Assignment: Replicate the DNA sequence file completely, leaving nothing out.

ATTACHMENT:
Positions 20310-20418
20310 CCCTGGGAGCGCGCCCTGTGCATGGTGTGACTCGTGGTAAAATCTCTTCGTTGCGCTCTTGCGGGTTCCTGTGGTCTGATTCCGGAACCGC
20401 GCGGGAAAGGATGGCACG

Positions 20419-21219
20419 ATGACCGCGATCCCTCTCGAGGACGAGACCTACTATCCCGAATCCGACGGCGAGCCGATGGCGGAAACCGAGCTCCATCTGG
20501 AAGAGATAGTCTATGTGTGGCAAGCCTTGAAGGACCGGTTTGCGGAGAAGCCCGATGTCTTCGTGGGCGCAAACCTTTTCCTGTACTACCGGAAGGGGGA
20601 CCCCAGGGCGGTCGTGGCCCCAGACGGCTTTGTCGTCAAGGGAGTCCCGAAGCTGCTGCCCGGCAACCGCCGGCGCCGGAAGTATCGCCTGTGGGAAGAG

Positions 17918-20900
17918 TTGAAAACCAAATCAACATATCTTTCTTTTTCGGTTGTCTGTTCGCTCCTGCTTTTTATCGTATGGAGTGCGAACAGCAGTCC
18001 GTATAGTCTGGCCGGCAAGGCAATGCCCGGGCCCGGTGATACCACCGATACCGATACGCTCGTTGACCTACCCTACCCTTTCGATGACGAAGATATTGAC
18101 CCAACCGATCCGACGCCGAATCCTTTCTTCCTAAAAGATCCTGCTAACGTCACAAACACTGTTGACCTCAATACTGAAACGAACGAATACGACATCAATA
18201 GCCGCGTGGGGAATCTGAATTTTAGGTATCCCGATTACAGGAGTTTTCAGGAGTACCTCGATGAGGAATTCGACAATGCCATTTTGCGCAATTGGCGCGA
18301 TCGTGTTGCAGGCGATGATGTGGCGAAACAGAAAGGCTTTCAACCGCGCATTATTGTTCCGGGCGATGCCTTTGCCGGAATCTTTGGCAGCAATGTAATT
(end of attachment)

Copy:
Positions 20310-20418
20310 CCCTGGGAGCGCGCCCTGTGCATGGTGTGACTCGTGGTAAAATCTCTTCGTTGCGCTCTTGCGGGTTCCTGTGGTCTGATTCCGGAACCGC
20401 GCGGGAAAGGATGGCACG

Positions 20419-21219
20419 ATGACCGCGATCCCTCTCGAGGACGAGACCTACTATCCCGAATCCGACGGCGAGCCGATGGCGGAAACCGAGCTCCATCTGG
20501 AAGAGATAGTCTATGTGTGGCAAGCCTTGAAGGACCGGTTTGCGGAGAAGCCCGATGTCTTCGTGGGCGCAAACCTTTTCCTGTACTACCGGAAGGGGGA
20601 CCCCAGGGCGGTCGTGGCCCCAGACGGCTTTGTCGTCAAGGGAGTCCCGAAGCTGCTGCCCGGCAACCGCCGGCGCCGGAAGTATCGCCTGTGGGAAGAG

Positions 17918-20900
17918 TTGAAAACCAAATCAACATATCTTTCTTTTTCGGTTGTCTGTTCGCTCCTGCTTTTTATCGTATGGAGTGCGAACAGCAGTCC
18001 GTATAGTCTGGCCGGCAAGGCAATGCCCGGGCCCGGTGATACCACCGATACCGATACGCTCGTTGACCTACCCTACCCTTTCGATGACGAAGATATTGAC
18101 CCAACCGATCCGACGCCGAATCCTTTCTTCCTAAAAGATCCTGCTAACGTCACAAACACTGTTGACCTCAATACTGAAACGAACGAATACGACATCAATA
18201 GCCGCGTGGGGAATCTGAATTTTAGGTATCCCGATTACAGGAGTTTTCAGGAGTACCTCGATGAGGAATTCGACAATGCCATTTTGCGCAATTGGCGCGA
18301 TCGTGTTGCAGGCGATGATGTGGCGAAACAGAAAGGCTTTCAACCGCGCATTATTGTTCCGGGCGATGCCTTTGCCGGAATCTTTGGCAGCAATGTAATT